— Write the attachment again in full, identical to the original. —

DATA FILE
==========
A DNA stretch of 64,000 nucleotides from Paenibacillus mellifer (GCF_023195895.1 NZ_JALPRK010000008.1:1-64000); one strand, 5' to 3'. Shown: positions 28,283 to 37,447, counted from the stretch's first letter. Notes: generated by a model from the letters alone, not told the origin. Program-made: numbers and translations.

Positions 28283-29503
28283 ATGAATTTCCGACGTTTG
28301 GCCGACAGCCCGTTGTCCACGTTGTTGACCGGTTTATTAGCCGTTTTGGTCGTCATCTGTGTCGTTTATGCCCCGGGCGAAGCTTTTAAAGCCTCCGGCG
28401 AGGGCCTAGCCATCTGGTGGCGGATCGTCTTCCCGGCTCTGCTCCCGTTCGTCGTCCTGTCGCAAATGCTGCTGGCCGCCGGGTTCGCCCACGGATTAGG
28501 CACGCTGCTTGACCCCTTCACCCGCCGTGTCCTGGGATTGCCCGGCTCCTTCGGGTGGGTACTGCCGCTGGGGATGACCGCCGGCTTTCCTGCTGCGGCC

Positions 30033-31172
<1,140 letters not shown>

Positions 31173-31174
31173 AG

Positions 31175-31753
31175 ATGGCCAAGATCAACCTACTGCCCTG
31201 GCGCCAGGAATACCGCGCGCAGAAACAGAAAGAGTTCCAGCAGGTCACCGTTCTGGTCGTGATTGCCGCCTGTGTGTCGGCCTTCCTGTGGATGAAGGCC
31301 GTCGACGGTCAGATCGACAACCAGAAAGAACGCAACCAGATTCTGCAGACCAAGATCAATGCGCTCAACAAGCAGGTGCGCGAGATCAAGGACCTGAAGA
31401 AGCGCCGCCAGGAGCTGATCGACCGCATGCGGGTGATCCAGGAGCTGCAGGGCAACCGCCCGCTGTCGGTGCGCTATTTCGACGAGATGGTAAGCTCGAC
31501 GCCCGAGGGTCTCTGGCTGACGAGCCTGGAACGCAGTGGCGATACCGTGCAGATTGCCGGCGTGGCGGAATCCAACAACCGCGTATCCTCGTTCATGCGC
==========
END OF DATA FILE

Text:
A DNA stretch of 64,000 nucleotides from Paenibacillus mellifer (GCF_023195895.1 NZ_JALPRK010000008.1:1-64000); one strand, 5' to 3'. Shown: positions 28,283 to 37,447, counted from the stretch's first letter. Notes: generated by a model from the letters alone, not told the origin. Program-made: numbers and translations.

Positions 28283-29503
28283 ATGAATTTCCGACGTTTG
28301 GCCGACAGCCCGTTGTCCACGTTGTTGACCGGTTTATTAGCCGTTTTGGTCGTCATCTGTGTCGTTTATGCCCCGGGCGAAGCTTTTAAAGCCTCCGGCG
28401 AGGGCCTAGCCATCTGGTGGCGGATCGTCTTCCCGGCTCTGCTCCCGTTCGTCGTCCTGTCGCAAATGCTGCTGGCCGCCGGGTTCGCCCACGGATTAGG
28501 CACGCTGCTTGACCCCTTCACCCGCCGTGTCCTGGGATTGCCCGGCTCCTTCGGGTGGGTACTGCCGCTGGGGATGACCGCCGGCTTTCCTGCTGCGGCC

Positions 30033-31172
<1,140 letters not shown>

Positions 31173-31174
31173 AG

Positions 31175-31753
31175 ATGGCCAAGATCAACCTACTGCCCTG
31201 GCGCCAGGAATACCGCGCGCAGAAACAGAAAGAGTTCCAGCAGGTCACCGTTCTGGTCGTGATTGCCGCCTGTGTGTCGGCCTTCCTGTGGATGAAGGCC
31301 GTCGACGGTCAGATCGACAACCAGAAAGAACGCAACCAGATTCTGCAGACCAAGATCAATGCGCTCAACAAGCAGGTGCGCGAGATCAAGGACCTGAAGA
31401 AGCGCCGCCAGGAGCTGATCGACCGCATGCGGGTGATCCAGGAGCTGCAGGGCAACCGCCCGCTGTCGGTGCGCTATTTCGACGAGATGGTAAGCTCGAC
31501 GCCCGAGGGTCTCTGGCTGACGAGCCTGGAACGCAGTGGCGATACCGTGCAGATTGCCGGCGTGGCGGAATCCAACAACCGCGTATCCTCGTTCATGCGC